4. Inventive step
Applying the problem-solution approach, the subject-matter of claim 1 involves an inventive step for the following reasons:
4.1 As the invention relates to fluidised bed polymerisation, the closest prior art is represented by document D5, which is the best starting point for assessing inventiveness since it relates to the same technical field as the present invention, namely an improvement to fluidised bed polymerisation reactors and to the distribution of fluid introduced into such reactors (D5, page 1, first paragraph).
The respondent's argument that D1 could alternatively represent the closest prior art cannot be accepted, because although this document addresses the problem of improving the distribution of the incoming charge of finely divided solids and reactants in fluidised bed systems (D1, column 1, lines 1 to 8, and column 2, lines 23 to 26), it does not in any way disclose its use in the field of polymer manufacturing. Furthermore, as explained above, the reactor according to D1 is not suitable for fluidised bed polymerisation.
4.2 As to the problem underlying the invention, this is described in paragraph  of the patent as consisting in providing an improved gas flow distribution and an improved removal of contaminants and polymer from the sides of the reaction vessel walls and the prevention of particle fall back into the gas stream inlet. According to paragraph , the patent further aims at preventing pooling at higher condensing levels and higher production rates.
4.3 As a solution to this problem, the reactor according to claim 1 at issue is in particular characterised in that its bottom head has an inverted cone-shaped bottom portion and includes an angled annular deflector having a conical shape and an inner cavity along a central axis and open at both ends, the outer surface of the flow deflector being in association with and parallel to an inner wall of the cone-shaped bottom portion of the bottom head.
4.4 As to whether the problem identified in point 4.2 has indeed been solved, the board notes that, according to paragraph  of the patent, the conical bottom head according to the invention, referred as "simulation 4" in example 2, shows both an improved particle escape percentage and a higher wall shear stress in comparison to those of the prior art, which are referred to as simulations 1 to 3 and can be deemed representative of the polymerisation reactor disclosed in D5, since US patent 4 933 149 which they are supposed to simulate (see paragraph  of the patent) discloses exactly the same reactor as D5. The effect shown is not derivable from D5.
Paragraph  of the patent furthermore states that the parallel deflector of the present invention "will prevent pooling at higher condensing levels, thus reactors can be run at higher production rates".
Since the respondent did not provide any counter-evidence to the simulations in example 2 and did not contest the statement in paragraph  of the patent, there is no need to reformulate the technical problem.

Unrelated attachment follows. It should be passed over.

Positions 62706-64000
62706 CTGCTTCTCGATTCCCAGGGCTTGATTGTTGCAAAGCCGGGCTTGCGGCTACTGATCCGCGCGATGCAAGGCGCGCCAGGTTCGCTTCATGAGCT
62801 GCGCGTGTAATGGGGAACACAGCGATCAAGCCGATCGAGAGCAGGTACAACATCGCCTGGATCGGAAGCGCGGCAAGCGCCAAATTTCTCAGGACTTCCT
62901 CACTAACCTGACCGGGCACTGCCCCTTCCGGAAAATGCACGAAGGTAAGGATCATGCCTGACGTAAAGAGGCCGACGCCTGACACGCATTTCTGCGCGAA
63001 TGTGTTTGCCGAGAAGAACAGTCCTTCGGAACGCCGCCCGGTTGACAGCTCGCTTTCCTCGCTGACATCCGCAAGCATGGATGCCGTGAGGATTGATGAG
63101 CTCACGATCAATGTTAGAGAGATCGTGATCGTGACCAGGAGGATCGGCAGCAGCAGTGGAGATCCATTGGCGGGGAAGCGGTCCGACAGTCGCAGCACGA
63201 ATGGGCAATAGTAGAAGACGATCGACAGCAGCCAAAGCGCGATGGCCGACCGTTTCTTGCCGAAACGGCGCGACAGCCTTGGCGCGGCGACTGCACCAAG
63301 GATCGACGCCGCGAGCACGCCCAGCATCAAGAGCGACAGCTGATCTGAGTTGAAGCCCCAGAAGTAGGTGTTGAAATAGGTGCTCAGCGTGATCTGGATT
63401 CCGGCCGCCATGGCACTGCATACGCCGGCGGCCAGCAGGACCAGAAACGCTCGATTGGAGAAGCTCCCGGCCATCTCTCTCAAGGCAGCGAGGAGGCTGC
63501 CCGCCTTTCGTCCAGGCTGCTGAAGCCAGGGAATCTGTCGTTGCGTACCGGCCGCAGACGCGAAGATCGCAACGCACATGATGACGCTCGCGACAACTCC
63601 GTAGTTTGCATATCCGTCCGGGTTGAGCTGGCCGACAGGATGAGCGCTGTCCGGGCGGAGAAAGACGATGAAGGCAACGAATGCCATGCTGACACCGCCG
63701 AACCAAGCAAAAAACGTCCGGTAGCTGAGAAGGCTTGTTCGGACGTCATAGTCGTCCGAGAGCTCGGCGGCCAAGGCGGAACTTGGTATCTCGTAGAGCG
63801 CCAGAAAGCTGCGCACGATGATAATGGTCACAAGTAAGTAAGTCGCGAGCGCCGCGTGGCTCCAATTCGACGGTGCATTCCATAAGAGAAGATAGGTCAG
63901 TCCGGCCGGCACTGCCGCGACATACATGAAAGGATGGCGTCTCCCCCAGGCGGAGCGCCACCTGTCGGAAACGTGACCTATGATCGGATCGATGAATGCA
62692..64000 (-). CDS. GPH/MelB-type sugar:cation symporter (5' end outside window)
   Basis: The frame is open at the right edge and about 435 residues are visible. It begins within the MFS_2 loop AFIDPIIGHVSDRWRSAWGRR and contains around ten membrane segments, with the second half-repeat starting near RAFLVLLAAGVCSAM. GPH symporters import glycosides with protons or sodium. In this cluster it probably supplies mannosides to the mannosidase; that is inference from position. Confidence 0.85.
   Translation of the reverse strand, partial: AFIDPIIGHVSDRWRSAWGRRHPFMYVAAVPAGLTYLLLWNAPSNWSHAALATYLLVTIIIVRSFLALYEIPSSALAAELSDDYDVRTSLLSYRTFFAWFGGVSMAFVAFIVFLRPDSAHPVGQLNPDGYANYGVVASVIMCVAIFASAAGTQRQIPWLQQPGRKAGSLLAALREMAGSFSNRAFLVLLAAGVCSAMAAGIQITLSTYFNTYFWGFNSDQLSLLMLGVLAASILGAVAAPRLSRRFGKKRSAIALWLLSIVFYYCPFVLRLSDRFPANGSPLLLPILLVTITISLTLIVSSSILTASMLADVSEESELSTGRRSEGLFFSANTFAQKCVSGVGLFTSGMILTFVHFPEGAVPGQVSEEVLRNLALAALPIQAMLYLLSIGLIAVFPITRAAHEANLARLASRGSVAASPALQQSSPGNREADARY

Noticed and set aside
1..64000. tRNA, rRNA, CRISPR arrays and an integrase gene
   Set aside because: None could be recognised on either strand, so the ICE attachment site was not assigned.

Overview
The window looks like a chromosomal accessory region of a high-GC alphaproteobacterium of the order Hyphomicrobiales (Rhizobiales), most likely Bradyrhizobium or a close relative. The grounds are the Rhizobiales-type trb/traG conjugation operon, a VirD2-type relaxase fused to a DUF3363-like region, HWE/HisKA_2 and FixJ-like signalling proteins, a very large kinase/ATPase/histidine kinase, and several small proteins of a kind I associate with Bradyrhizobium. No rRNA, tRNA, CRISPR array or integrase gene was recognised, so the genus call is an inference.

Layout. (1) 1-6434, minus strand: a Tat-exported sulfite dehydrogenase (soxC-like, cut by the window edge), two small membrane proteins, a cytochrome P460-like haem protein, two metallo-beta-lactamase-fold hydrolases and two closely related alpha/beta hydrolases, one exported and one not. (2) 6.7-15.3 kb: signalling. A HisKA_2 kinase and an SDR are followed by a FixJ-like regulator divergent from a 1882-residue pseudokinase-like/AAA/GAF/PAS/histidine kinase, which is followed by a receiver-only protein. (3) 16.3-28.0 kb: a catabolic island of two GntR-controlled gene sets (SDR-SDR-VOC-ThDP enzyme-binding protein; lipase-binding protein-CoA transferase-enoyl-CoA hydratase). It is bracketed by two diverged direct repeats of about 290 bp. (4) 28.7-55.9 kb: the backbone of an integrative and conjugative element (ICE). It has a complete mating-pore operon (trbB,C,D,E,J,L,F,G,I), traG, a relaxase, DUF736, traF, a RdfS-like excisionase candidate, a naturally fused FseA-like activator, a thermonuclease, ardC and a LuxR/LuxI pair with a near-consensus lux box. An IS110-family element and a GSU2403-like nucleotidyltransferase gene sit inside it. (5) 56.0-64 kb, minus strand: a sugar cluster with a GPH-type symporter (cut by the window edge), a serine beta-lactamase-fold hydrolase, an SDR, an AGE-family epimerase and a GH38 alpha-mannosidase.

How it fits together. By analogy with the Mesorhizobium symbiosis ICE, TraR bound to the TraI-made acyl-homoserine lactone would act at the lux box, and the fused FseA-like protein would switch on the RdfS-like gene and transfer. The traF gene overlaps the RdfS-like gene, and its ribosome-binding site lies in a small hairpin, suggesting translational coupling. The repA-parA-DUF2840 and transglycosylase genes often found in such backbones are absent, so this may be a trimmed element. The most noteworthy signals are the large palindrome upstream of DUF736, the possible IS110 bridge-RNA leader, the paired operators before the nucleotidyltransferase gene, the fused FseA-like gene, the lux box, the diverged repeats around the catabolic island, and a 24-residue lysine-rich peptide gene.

4.5 As to the obviousness of the solution proposed in the claimed subject-matter, in particular in the light of document D1 which the respondent held to be particularly relevant, the board notes that D1 addresses a different problem to the one underlying the invention, as it relates to improving the distribution of the feedstock and catalyst over the entire cross-section of large fluidised bed reactor vessels and to preventing solid catalyst particles from slipping back into the feedstock inlet pipe (D1, column 2, lines 9 to 30). D1 thus neither tackles the problem identified in point 4.3 nor suggests using the improved distributor disclosed in D1 for fluidised bed polymerisation.
For sake of argument, even if the skilled person had an incentive to look at document D1, he would not arrive at the wording of claim 1 at issue because, as indicated above, the reactor according to D1 is not suitable for fluidised bed polymerisation since it does not enable the catalyst to be fed into the fluidised bed, as required by claim 1 at issue.
4.6 The other documents in the proceedings likewise do not disclose or suggest the solution as defined in claim 1 at issue to the problem defined in point 4.2 above.
It follows from the above considerations that the subject-matter of claim 1 at issue, and by the same token that of claim 2 which relates to a polymerisation method using the reactor of claim 1, is not obvious to a person skilled in the art, and so involves an inventive step within the meaning of Article 56 EPC.
For these reasons it is decided that:
1. The decision under appeal is set aside.
2. The case is remitted to the department of first instance with the order to maintain the patent on the basis of the main request as filed with submission of 15 February 2017, with the description to be adapted as necessary.